- The Washington Times - Monday, June 26, 2006

The rumors have been flying fast and furious, and it’s only going to get more intense over the next month as baseball’s trade deadline approaches.

Most of the speculation involving the Washington Nationals, though, has centered on the players most likely to be traded before July 31. Those names have been run through ad nauseam: Alfonso Soriano, Jose Guillen, perhaps Jose Vidro and Livan Hernandez.

But what about the players the Nationals will be trading for? After all, this is a two-way street, and general manager Jim Bowden isn’t going to be trading players away just for the sake of it. He’s got to get something of value in return.

So as the calendar shifts from June to July, this seems like an appropriate time to run through Washington’s most-glaring needs, both on the major- and minor-league levels.


This is one of the Nationals’ top needs. Two-thirds of the starting outfield (Soriano and Guillen) are prime trading material, while the other starter (Marlon Byrd) has all but been dismissed as a viable long-term solution for the club.

The center field situation is so dire, Bowden doesn’t even have a productive center fielder in his minor-league system to promote now. Ryan Church’s batting average continues to hover around .200. Brandon Watson has been hurt. Frank Diaz isn’t ready for the big leagues.

So Washington is almost in a “must-trade” situation here. Center field, left field, right field, it doesn’t matter. Speed, power, defense, it doesn’t matter. The Nationals need guys who are major-league ready.


Bowden loves to say his focus is always on “pitching, pitching, pitching.” Sometimes, the GM practices what he preaches. Sometimes, he trades Tomo Ohka for Junior Spivey.

Regardless, the Nationals certainly will be looking for quality arms this summer, particularly for a starting rotation that has been decimated by injuries. It’s not as important to acquire big-league-ready talent in this department, but it wouldn’t hurt to find someone who can step right in and make 10 starts down the stretch and start establishing himself for next year.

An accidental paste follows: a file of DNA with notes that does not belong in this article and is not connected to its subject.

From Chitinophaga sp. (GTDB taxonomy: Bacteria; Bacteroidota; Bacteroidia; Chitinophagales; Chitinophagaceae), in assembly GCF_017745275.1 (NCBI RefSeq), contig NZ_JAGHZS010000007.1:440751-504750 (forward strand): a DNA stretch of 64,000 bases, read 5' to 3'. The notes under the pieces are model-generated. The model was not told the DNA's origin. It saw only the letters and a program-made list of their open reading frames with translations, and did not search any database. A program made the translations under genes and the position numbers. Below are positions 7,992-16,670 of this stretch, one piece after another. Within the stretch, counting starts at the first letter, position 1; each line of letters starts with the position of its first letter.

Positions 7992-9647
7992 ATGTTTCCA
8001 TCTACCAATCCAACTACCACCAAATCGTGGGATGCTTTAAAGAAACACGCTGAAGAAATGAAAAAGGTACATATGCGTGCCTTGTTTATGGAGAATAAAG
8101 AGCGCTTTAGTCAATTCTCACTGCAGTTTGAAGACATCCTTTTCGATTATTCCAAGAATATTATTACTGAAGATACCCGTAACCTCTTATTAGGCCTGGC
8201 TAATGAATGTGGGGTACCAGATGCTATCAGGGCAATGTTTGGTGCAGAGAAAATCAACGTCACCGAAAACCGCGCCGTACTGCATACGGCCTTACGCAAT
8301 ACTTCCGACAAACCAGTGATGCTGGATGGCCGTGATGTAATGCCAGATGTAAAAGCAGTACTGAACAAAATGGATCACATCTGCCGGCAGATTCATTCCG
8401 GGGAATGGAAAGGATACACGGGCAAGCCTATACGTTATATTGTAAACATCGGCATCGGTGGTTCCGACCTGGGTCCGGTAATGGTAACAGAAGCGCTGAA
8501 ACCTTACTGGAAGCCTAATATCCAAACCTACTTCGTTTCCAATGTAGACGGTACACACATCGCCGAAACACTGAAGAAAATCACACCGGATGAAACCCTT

Middle infielders

This is more of a long-term need than an immediate one, though it could become quite urgent if Bowden finds a taker for Vidro (who has two more years on his contract). If Vidro is dealt, the Nationals need to decide who their second baseman of the future is. It could be Brendan Harris, who has been on the Washington-to-New Orleans shuttle all season. Or, if club officials decide that Harris is better suited as a utilityman, it could be someone from the outside.

At least the Nationals have some options at second base. They have none at shortstop. Royce Clayton has done a satisfactory job this season, but it’s highly unlikely he’ll be back in 2007. Cristian Guzman (remember him?) amazingly still has two years and $8.4 million left on his contract, but who knows how he’ll return from his torn shoulder, not to mention his awful 2005 season.

The farm system, meanwhile, is severely lacking in shortstops. Ian Desmond was supposed to be the golden child, but he’s hitting .236 after getting demoted from Class AA Harrisburg to Class A Potomac and has committed a total of 17 errors.

This has to be a long-term priority.


If you thought the Nationals’ farm system was lacking shortstops, how about catchers? Veteran major-league rejects Alberto Castillo and Wiki Gonzalez are splitting the job at Class AAA New Orleans. Salomon Manriquez (who’s in his seventh season in the franchise’s system) has never made it past Harrisburg. It’s not worth delving deeper into the system, because it’s not a pretty picture.

Again, Washington doesn’t face an immediate need here, because Brian Schneider is signed through 2009. But as we’ve seen already this season, a reliable backup catcher is a must, and the Nationals just don’t have one waiting in the wings.

Got a question about the Nats? Mark Zuckerman has the answers. To

submit a question, go to the Sports Page

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